I guess an example is warranted. One day I left my dorm around noon with my friends to grab some food across the brooklyn bridge, we went to Grimaldis, then went to the Brooklyn Ice Cream Factory with a great view of the city, walked across the Brooklyn Bridge and grabbed some Chinese dumplings at a small hole in the wall on Mott Street. As the night crept in, we posted up at this small cafe in Soho until the night got long, headed out to meet some friends at SOBs where they had a bhangra tutorial dancing night, ventured across to the East Village for hookah, and ended the night with a long subway train home that as we crept across College Walk at 6:30 in the morning, the sun was out and no one was around. I mean there is nothing that can match that diversity in terms of experience.


    Oh no? Philadelphia (or Boston or Chicago or LA) does not have pizza, ice cream and dumplings? Sure, they don't have the Brooklyn bridge or Mott Street or Soho or East Village, but they have their own unique landmarks and neighborhoods. It's kind of arrogant and provincial to say that "there is nothing that can match that diversity in terms of experience."

    This is the perhaps 'independent' quality of Columbia, the fact that students do not completely and exclusively buy into the university as the sole harbinger of fun.


    Where do college students "buy into the university as the sole harbinger of fun?"

    You will find a group of friends and can end up going anywhere, do about anything, and come back with a story to share.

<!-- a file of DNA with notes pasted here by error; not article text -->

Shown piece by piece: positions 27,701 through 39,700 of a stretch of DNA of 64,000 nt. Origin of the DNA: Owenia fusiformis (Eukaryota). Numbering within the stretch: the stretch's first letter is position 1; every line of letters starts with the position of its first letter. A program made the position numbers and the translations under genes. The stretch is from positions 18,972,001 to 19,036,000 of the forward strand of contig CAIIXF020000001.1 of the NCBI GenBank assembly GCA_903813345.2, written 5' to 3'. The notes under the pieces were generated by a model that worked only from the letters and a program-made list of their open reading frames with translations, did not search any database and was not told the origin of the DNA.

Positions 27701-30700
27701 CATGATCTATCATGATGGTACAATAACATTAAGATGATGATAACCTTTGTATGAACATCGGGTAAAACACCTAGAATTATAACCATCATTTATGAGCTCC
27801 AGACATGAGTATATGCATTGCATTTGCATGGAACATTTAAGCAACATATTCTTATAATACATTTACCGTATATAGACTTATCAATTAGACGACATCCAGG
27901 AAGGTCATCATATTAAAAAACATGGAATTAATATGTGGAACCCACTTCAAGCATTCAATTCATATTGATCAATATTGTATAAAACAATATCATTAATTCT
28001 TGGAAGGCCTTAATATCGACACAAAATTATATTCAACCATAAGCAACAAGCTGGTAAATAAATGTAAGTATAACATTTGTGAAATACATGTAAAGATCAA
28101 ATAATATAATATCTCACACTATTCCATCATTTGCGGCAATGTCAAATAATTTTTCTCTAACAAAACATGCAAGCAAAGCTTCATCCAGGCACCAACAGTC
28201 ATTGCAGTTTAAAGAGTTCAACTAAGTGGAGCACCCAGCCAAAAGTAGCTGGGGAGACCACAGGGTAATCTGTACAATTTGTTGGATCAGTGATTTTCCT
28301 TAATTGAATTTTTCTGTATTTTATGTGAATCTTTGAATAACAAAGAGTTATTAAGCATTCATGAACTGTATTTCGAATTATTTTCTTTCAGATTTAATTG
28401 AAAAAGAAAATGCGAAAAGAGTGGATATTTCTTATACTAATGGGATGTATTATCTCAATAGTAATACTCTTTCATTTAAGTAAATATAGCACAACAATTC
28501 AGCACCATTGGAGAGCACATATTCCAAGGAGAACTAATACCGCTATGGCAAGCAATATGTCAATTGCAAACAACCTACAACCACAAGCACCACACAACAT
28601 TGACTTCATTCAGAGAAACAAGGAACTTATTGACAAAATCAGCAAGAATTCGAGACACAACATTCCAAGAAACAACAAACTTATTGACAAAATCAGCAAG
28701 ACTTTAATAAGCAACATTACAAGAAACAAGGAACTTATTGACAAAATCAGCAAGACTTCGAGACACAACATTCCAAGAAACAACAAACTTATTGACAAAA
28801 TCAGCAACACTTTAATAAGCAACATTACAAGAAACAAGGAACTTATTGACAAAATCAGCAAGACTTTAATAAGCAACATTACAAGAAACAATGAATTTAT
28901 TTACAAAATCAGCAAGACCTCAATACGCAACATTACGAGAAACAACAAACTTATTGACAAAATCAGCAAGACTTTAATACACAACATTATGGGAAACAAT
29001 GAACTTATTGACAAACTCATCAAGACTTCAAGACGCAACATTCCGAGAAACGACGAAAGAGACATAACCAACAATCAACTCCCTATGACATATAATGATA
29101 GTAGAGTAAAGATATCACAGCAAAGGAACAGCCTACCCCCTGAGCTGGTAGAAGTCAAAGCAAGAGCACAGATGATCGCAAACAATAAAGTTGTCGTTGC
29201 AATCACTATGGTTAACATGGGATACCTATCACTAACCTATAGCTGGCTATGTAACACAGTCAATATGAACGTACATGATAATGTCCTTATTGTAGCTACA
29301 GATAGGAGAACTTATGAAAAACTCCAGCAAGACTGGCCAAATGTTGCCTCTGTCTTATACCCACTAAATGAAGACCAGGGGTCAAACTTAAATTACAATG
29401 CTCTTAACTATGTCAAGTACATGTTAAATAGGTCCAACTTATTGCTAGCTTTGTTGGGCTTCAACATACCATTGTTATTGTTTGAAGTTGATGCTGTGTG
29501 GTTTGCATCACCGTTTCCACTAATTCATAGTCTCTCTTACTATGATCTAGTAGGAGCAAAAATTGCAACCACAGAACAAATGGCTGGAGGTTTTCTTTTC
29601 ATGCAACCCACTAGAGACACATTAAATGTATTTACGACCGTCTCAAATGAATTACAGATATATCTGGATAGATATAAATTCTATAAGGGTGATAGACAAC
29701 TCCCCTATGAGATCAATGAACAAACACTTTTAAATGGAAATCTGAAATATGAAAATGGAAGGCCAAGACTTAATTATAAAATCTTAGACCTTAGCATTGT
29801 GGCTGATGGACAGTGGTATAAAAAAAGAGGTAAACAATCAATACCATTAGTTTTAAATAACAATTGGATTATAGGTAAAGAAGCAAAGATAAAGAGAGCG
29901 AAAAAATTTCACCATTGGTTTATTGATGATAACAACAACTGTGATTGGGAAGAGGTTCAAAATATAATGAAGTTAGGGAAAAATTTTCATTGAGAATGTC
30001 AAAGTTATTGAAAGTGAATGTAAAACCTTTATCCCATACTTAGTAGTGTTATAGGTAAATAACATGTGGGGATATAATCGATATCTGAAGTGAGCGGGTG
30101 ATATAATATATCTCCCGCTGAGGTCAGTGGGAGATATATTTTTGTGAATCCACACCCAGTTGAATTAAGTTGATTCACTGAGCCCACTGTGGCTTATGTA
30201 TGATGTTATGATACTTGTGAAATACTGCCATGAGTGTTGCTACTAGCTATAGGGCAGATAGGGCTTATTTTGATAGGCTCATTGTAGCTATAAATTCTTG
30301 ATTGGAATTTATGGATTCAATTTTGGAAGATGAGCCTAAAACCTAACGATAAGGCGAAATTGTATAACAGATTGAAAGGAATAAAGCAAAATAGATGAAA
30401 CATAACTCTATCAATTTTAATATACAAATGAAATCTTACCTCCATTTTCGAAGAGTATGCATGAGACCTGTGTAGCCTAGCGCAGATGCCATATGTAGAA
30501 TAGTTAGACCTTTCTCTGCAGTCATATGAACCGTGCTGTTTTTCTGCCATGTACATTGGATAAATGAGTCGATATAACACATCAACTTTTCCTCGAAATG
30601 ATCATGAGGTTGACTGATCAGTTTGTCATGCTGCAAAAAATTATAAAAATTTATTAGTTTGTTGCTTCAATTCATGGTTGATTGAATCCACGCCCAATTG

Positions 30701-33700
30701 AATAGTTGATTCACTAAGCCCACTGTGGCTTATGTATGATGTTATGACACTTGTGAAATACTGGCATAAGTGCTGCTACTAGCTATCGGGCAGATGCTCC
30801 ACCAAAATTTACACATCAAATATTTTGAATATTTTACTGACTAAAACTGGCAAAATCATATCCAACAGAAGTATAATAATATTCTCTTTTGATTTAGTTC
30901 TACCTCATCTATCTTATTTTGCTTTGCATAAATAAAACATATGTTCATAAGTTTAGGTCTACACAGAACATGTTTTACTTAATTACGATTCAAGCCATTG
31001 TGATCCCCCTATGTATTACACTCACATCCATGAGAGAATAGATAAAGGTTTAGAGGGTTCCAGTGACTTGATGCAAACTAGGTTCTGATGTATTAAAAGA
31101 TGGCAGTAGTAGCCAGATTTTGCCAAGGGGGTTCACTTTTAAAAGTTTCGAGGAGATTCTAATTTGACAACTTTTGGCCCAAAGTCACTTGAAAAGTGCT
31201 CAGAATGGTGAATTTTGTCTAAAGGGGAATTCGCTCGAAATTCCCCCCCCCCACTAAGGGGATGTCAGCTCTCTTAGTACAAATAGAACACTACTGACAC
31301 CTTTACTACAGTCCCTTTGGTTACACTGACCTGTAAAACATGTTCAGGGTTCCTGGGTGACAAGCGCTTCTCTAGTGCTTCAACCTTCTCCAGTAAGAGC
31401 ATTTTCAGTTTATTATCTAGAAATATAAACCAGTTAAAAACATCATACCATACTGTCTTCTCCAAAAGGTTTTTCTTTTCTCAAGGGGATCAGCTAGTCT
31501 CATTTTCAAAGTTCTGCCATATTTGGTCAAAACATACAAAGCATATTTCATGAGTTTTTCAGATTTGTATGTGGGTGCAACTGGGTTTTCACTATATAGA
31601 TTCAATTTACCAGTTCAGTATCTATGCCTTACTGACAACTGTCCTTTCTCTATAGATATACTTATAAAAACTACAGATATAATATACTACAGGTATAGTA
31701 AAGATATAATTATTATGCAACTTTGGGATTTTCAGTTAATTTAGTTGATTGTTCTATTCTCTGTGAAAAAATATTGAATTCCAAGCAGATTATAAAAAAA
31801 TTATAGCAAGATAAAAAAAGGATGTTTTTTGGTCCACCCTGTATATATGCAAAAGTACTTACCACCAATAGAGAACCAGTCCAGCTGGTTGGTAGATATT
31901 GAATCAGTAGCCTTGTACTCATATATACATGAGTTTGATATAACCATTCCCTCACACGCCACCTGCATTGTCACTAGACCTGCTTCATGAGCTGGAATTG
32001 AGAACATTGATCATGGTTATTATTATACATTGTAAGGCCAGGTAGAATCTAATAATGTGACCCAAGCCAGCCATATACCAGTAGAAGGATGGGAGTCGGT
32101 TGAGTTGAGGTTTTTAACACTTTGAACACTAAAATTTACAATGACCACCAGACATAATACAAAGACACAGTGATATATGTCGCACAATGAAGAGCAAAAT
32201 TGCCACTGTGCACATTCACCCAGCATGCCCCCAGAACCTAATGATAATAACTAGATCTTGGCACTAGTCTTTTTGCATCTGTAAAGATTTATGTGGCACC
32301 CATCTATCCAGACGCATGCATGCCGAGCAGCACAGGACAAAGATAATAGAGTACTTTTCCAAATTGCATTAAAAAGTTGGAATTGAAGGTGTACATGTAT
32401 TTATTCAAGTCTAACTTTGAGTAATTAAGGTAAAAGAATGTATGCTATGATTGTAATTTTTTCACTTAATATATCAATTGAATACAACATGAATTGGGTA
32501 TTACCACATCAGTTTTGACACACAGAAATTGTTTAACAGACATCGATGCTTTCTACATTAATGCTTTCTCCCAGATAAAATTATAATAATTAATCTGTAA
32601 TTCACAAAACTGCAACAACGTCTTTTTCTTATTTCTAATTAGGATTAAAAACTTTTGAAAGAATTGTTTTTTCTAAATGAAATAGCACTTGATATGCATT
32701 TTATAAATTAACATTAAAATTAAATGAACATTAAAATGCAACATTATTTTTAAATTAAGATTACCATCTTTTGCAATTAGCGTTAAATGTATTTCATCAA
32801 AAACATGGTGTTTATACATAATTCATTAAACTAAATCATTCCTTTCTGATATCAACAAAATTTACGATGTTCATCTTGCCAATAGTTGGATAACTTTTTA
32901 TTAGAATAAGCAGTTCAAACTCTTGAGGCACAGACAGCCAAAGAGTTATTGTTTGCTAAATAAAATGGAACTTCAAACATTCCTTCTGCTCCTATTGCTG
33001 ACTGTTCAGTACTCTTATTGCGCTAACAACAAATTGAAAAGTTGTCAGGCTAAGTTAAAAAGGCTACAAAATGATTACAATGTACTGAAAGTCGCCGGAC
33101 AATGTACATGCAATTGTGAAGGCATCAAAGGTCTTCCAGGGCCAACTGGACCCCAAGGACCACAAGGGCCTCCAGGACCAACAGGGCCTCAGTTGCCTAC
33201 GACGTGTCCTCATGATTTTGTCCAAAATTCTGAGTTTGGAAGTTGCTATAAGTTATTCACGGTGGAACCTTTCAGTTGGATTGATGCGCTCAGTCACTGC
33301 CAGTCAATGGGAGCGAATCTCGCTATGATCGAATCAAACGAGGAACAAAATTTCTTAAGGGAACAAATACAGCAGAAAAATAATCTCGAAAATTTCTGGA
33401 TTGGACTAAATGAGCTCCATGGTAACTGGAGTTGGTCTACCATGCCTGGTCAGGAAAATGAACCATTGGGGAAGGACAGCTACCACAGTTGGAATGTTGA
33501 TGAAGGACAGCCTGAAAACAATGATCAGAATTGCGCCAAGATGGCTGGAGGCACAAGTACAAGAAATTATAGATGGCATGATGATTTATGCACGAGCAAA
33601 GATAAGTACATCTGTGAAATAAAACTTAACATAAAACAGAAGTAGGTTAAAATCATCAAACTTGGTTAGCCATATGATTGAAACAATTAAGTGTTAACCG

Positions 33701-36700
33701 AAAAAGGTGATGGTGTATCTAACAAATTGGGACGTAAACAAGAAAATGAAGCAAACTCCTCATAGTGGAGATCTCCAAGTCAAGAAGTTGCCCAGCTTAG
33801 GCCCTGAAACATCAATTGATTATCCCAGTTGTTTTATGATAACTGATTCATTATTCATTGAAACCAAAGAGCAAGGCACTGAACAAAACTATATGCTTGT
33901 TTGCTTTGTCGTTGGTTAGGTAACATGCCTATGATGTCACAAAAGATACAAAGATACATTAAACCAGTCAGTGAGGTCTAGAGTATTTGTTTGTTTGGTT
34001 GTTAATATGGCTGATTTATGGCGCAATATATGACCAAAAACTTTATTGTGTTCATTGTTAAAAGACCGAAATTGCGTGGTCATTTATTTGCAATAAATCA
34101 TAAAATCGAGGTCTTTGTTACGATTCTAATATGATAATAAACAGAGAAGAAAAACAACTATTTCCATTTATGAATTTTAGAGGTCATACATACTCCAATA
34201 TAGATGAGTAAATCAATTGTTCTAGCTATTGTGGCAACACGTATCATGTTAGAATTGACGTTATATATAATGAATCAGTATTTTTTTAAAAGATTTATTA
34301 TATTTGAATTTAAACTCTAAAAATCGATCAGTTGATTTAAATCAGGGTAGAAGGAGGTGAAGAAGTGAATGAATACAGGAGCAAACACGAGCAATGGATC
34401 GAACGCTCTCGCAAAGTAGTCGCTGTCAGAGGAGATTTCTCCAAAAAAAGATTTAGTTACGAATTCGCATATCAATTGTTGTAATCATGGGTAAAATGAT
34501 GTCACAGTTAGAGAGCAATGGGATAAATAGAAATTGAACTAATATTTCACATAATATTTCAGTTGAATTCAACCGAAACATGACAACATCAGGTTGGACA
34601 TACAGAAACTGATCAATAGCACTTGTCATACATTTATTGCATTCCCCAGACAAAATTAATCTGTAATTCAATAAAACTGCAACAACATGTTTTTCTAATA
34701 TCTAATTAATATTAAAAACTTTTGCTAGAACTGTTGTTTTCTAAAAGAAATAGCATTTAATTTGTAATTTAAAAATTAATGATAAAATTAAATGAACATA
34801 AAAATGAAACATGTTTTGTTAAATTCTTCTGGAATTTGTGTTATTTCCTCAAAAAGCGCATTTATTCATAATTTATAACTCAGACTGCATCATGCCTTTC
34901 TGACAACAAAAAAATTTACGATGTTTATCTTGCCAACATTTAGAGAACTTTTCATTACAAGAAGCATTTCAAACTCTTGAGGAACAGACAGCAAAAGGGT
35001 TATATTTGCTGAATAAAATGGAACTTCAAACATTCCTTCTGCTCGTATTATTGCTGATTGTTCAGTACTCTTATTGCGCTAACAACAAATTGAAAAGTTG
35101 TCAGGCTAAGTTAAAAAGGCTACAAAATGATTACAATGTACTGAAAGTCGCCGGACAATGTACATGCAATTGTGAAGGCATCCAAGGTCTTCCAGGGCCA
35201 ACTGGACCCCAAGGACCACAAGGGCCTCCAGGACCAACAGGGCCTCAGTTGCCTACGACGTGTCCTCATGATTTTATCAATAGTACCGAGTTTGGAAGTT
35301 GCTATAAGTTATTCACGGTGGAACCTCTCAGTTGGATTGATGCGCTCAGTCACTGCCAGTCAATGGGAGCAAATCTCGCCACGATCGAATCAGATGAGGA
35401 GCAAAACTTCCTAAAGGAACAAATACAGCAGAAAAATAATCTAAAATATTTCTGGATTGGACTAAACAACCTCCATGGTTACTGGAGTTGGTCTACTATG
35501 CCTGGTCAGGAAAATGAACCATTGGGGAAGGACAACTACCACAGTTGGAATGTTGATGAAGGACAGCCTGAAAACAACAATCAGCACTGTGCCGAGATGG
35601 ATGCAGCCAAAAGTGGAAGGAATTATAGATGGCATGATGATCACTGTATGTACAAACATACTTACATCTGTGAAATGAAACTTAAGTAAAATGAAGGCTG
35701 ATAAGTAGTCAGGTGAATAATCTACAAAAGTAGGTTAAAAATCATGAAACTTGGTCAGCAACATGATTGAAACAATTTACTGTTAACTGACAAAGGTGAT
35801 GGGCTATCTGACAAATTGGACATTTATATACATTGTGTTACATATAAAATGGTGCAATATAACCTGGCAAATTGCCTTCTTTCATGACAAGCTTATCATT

How is this Columbia-specific? Or even college-specific.

    Your conception of what is fun radically changes because it is no longer based on quotidian, but on the very real things that are available to you


    I'm assuming that most high school graduates change their conceptions of "fun" when they go off to college. Again, this is not unique to Columbia.

    The so called independence is more so in relation to a shared interest in exploration, in refusing the limitations of the neighborhood and seeking out something. But rarely do you do it alone, and rarely do you do something without having the urge to share the story with someone, or to recreate it with a new gaggle of friends.


    Like I said, you don't have to go to only Columbia to find a "new gaggle of friends."

    The fact that you can live in this duality, is in my mind, what makes Columbia special.


    Yeah, this is all in your mind because basically nothing you've said is "special" to Columbia. At least nothing you can't find in any generic cheesy college brochure. The only "duality" is your tired and cliched double-speak.